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Biochar Type and Ratio as a Peat Additive/Partial Peat Replacement in Growing Media for Cabbage Seedling Production

Antonios Chrysargyris, Munoo Prasad, Anna Kavanagh, Nikos Tzortzakis
Agronomy 2019 v.9 no.11 pp. -
Brassica oleracea, Fagus, Picea, antioxidant activity, antioxidants, biochar, cabbage, chlorophyll, copper, fertilizers, fruit trees, growing media, leaves, lipid peroxidation, magnesium, minerals, nutrient deficiencies, pH, paper, peat, phosphorus, plant growth, potassium, screening, seedling production, soil amendments, stomatal conductance, wood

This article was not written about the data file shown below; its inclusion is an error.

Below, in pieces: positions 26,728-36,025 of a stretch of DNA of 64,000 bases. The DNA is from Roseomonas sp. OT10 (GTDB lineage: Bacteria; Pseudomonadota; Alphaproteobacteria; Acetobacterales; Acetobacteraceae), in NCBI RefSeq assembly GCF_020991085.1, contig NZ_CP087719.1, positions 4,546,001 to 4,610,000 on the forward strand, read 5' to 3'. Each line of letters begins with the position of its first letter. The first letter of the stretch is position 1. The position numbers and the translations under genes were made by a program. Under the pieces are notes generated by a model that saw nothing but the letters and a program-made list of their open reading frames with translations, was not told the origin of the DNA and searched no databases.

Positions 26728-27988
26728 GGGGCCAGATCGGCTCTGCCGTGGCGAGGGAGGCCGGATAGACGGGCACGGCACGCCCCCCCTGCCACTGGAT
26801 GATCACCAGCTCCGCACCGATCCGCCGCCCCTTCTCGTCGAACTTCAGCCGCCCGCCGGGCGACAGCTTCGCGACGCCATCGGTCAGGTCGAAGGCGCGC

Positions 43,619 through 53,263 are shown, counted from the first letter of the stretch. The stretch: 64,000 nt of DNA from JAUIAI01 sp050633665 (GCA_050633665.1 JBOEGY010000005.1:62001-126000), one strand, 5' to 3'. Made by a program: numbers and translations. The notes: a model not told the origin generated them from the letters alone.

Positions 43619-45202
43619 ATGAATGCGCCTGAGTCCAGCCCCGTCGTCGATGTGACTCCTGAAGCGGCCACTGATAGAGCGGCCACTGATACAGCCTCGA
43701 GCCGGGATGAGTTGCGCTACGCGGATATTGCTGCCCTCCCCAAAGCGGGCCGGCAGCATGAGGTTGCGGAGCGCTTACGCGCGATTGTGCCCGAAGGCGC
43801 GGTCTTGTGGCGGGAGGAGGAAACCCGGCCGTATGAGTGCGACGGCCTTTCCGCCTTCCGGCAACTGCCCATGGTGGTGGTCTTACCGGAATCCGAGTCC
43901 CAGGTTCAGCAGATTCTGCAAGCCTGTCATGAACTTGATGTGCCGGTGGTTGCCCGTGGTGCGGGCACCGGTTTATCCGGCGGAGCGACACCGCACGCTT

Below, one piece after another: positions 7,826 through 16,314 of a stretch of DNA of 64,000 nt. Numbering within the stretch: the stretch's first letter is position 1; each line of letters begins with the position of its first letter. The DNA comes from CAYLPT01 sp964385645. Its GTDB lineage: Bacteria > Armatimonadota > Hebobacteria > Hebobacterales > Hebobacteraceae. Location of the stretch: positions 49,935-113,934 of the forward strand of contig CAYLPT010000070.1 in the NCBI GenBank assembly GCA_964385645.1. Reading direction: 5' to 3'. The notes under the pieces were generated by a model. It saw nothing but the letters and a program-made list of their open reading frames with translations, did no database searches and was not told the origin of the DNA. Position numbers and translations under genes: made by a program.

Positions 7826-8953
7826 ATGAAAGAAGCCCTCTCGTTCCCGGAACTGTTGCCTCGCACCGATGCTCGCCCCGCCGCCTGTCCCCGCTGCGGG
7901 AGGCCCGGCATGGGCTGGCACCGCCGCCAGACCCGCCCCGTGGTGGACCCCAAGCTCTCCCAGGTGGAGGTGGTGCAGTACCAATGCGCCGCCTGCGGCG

Biochar has been proposed mainly as a soil amendment, positively affecting plant growth/yield, and to a lesser degree for growing media. In this study, four commercial grade biochars (A-forest wood; B-husks and paper fiber; C-bamboo and D-fresh wood screening), mostly wood-based materials, were selected. Initial mixtures of peat (P) with different Biochar type and ratios (0-5-10-15-20%) were selected for cabbage seedling production. Biochar material had high K content and pH ≥ 8.64 which resulted in increased pH of the growing media. Biochar A and C at 20% reduced cabbage seed emergence. Biochar A, B and D maintained or improved plant growth at low ratio (i.e., 5–10%) while all Biochars increased N, K and P content in leaves. Biochars A and D were further examined at 7.5% and 15% with the addition of two doses of minerals (1-fold and 1.5-fold). Biochar A and D, initially stimulated seed emergence when compared to the control. High dose of fertilizer favored plant growth in Biochar A at 7.5% and Biochar D at 15%. Leaf stomatal conductance was decreased at Biochar A+Fert at 7.5% and Chlorophyll b content was decreased at Biochar A+Fert at 15%. The presence of Biochar A increased the antioxidant activity (as assayed by 2,2-diphenyl-1-picrylhydrazyl-DPPH). Lipid peroxidation was higher in plants grown with fertilized peat and Biochar A at 15%, activating antioxidant enzymatic metabolisms. Potassium, phosphorous and copper accumulation and magnesium deficiency in cabbage leaves were related to the Biochar presence. Wooden biochar of beech, spruce and pine species (Biochar A) at 7.5% and fertilized biochar of fruit trees and hedges (Biochar D) were more promising for peat replacement for cabbage seedling production.